rpt.ReportServerUrl = http://localhost/ReportServer; // Change localhost in this path to your server’s name

rpt.ReportTitle = “My Northwind Customers”; // This value is used as the file name

rpt.ReportFormat = NunoSolutions.REPORT_FORMAT.PDF;

rpt.ReportPath = “/Northwind Reports/Northwind Customers”; // The “/Northwind Reports” part is the folder name in Report Server/Manager

// The credential set below must have access to the report server

NunoSolutions.ReportHelper.UserName = “<YourUserName>”;

NunoSolutions.ReportHelper.Password = “<YourPassword>”;

NunoSolutions.ReportHelper.Domain = string.Empty; // In corporate environments you’ll need to set this

// You can change this method declaration to support a file path input parameter.

// For demo purposes, I have a Folder Browser Dialog popup to prompt you where

// you’d like to save the report file.

NunoSolutions.ReportHelper.Export(rpt);

 

Download the sample source code here:

NunoSolutionsWindows.7z (61.39 kb)

Cool NEW Feauture in SQL Server 2005 – OUTPUT Clause

 

A new Clause was introduced in SQL Server 2005 called “OUTPUT” that enables you to do some pretty cool stuff. For example, let’s say you wanted to create an audit table and wanted it updated each time a query executes an INSERT or UPDATE statement (works with DELETE too) but you don’t want to create a Trigger in your table. This is the perfect scenario where you could use the OUTPUT clause. In the example below, I created a table named employee and an audit table named emp_audit that I’ll be using to store a copy of successfully affected row values from the employee table anytime an INSERT and/or UPDATE is executed:

 

 

CREATE TABLE employee(

      emp_id int IDENTITY(1,1),

      first_name varchar(20),

      last_name varchar(25),

      address1 varchar(50),

      Primary Key (emp_id)

);

 

CREATE TABLE emp_audit(

      emp_id int,

      first_name varchar(20),

      last_name varchar(25),

      address1 varchar(50),

      insert_date datetime

);

 

 

DECLARE @emp_id int

 

INSERT INTO employee(first_name, last_name, address1)

OUTPUT      inserted.emp_id, inserted.first_name, inserted.last_name,

            inserted.address1, getdate() INTO emp_audit

VALUES (‘bobby’, ‘jones’, ‘1234 main st’)

 

/*

The OUTPUT clause will cause the SCOPE_IDENTITY() function to return the IDENTITY value of the emp_audit table (instead of employee) if the emp_audit table has an identity seed column.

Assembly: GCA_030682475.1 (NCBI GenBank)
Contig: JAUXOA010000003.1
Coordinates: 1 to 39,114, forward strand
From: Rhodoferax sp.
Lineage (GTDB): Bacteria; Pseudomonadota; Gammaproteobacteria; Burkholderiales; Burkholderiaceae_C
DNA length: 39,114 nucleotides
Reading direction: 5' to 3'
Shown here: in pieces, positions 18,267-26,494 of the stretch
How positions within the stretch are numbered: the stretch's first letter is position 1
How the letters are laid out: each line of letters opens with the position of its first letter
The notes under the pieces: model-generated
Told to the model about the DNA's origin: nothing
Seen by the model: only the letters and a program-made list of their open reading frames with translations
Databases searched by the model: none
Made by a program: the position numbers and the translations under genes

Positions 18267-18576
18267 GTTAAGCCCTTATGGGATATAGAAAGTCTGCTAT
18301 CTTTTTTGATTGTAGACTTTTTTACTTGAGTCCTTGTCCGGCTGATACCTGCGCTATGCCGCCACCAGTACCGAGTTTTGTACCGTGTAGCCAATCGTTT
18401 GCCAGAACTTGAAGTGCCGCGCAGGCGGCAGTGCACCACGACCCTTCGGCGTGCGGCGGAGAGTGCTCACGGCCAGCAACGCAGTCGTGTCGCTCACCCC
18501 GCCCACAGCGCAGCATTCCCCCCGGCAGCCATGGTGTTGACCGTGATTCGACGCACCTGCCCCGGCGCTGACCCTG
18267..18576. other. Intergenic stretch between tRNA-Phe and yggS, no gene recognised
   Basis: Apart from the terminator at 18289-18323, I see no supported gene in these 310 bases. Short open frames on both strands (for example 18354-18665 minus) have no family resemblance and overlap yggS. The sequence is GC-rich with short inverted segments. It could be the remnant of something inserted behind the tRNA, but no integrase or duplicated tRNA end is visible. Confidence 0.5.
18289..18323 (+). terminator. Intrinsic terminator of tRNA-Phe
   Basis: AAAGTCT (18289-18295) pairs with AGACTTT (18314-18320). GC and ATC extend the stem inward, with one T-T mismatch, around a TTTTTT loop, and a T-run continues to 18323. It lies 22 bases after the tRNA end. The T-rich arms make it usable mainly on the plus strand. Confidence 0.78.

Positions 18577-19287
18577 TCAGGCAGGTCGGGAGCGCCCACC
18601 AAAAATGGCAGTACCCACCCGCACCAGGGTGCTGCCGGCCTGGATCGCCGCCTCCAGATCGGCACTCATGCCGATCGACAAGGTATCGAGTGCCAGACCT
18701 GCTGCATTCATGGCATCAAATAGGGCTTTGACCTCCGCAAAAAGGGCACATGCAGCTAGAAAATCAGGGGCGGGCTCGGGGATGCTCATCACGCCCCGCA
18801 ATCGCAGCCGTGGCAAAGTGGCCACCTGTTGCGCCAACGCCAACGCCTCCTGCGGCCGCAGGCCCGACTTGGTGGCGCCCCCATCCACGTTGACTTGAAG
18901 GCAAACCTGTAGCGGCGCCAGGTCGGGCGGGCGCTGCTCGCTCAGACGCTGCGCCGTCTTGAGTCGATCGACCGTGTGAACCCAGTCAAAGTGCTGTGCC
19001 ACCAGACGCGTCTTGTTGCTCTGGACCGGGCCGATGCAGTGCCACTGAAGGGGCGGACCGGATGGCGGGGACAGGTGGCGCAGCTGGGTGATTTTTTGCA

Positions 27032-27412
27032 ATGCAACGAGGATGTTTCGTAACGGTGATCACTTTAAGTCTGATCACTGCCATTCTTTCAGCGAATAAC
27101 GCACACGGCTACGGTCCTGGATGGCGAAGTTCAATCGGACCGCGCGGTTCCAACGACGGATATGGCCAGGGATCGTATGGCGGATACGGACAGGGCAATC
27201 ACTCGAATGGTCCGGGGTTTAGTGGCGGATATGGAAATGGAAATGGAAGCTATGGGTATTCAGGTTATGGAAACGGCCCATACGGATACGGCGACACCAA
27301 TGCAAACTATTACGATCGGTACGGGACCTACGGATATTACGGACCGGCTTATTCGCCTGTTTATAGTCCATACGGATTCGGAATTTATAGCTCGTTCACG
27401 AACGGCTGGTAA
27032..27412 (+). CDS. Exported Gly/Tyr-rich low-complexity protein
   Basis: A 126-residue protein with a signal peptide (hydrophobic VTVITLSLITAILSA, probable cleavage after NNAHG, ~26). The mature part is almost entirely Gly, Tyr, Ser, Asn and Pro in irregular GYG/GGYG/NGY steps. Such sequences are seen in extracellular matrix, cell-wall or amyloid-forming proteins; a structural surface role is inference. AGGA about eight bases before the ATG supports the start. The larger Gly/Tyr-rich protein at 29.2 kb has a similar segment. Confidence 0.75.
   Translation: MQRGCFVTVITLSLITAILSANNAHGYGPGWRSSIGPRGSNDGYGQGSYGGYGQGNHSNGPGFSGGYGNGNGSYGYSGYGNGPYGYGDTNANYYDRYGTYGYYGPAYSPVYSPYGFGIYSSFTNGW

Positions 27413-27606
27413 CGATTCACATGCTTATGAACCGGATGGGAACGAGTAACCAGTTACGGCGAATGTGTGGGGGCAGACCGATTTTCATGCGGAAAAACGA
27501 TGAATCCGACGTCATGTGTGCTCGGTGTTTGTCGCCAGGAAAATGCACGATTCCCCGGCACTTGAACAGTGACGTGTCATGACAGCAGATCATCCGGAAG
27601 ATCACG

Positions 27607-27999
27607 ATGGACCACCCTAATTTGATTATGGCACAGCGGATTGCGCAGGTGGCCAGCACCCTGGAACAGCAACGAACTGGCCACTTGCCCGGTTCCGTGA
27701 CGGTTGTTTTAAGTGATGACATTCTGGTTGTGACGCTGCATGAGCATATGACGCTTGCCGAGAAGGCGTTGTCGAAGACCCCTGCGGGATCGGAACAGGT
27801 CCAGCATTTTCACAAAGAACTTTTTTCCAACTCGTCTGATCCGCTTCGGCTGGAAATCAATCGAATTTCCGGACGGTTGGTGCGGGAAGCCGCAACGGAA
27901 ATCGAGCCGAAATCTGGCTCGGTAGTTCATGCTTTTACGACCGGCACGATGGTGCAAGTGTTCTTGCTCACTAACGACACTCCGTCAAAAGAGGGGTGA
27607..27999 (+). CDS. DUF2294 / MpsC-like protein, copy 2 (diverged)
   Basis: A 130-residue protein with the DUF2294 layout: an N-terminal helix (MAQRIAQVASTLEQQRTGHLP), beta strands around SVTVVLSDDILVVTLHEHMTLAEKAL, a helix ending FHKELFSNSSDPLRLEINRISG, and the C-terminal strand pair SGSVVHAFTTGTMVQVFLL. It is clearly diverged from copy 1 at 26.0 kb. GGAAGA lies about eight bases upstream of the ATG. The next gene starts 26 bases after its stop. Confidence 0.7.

*/

SELECT @emp_id = SCOPE_IDENTITY()

 

UPDATE employee

SET first_name = ‘BOB’, address1 = ‘300 broad st’

OUTPUT      inserted.emp_id, inserted.first_name, inserted.last_name,

            inserted.address1, getdate() INTO emp_audit

WHERE emp_id = @emp_id

 

SELECT *

FROM employee

WHERE emp_id = @emp_id

 

SELECT *

FROM emp_audit

WHERE emp_id = @emp_id

 

Another reason to use the OUTPUT clause is to retrieve a list of Identities for an INSERT, UPDATE, or DELETE statement that affects one or more records (especially useful when more than one record gets affected IMO).

 

CREATE TABLE employee2

(

      emp_id int identity(1,1),

      first_name varchar(20),

      last_name varchar(25),

      address1 varchar(50),

      PRIMARY KEY (emp_id)

);

 

CREATE TABLE vendors2

(

      vendor_id int identity(1,1),

      company_name varchar(55),

      address1 varchar(50),

      Primary Key (vendor_id)

);

 

INSERT INTO employee2 VALUES(‘michael’, ‘jackson’, ‘111’)

INSERT INTO employee2 VALUES(‘jane’, ‘doe’, ‘222’)

INSERT INTO employee2 VALUES(‘johnny’, ‘bravo’, ‘333’)

 

 

— Variable Table that will store all the inserted vendor_id values

DECLARE @InsertedVendorIDs TABLE(vendor_id int)

 

INSERT INTO vendors2 (company_name, address1)

 — The line below adds the inserted IDs to a variable table and is the recommended approach by Microsoft in SQL 2005 to retrieve identities since both Scope_Identity()and @@Identity could return incorrect identity values when a parallel query plan is generated (yup, it’s a bug in SQL Server click here to view the MS KB article)

OUTPUT inserted.vendor_id INTO @InsertedVendorIDs

SELECT      first_name + ‘ ‘ + last_name AS company_name, address1

FROM employee2

EXCEPT  — <– another cool query feature that I like but isn’t new. insert only records employees2 that don’t exist in vendors2

SELECT company_name, address1

from vendors2

 

— retrieves all the inserted identity values that were created by the previous query

SELECT * FROM @InsertedVendorIDs

 

Email DataTable as Excel Attachment

The following code allows a developer to convert a DataTable into a MemoryStream so that it can be attached to an e-mail. It accepts a DataTable and binds it to a GridView. Next, it renders the GridView into a StringWriter object. To convert a string into a byte array I used the Encoding object and wrote the byte array into the MemoryStream. Attaching the MemoryStream to an email is easy. Read the usage snippet below.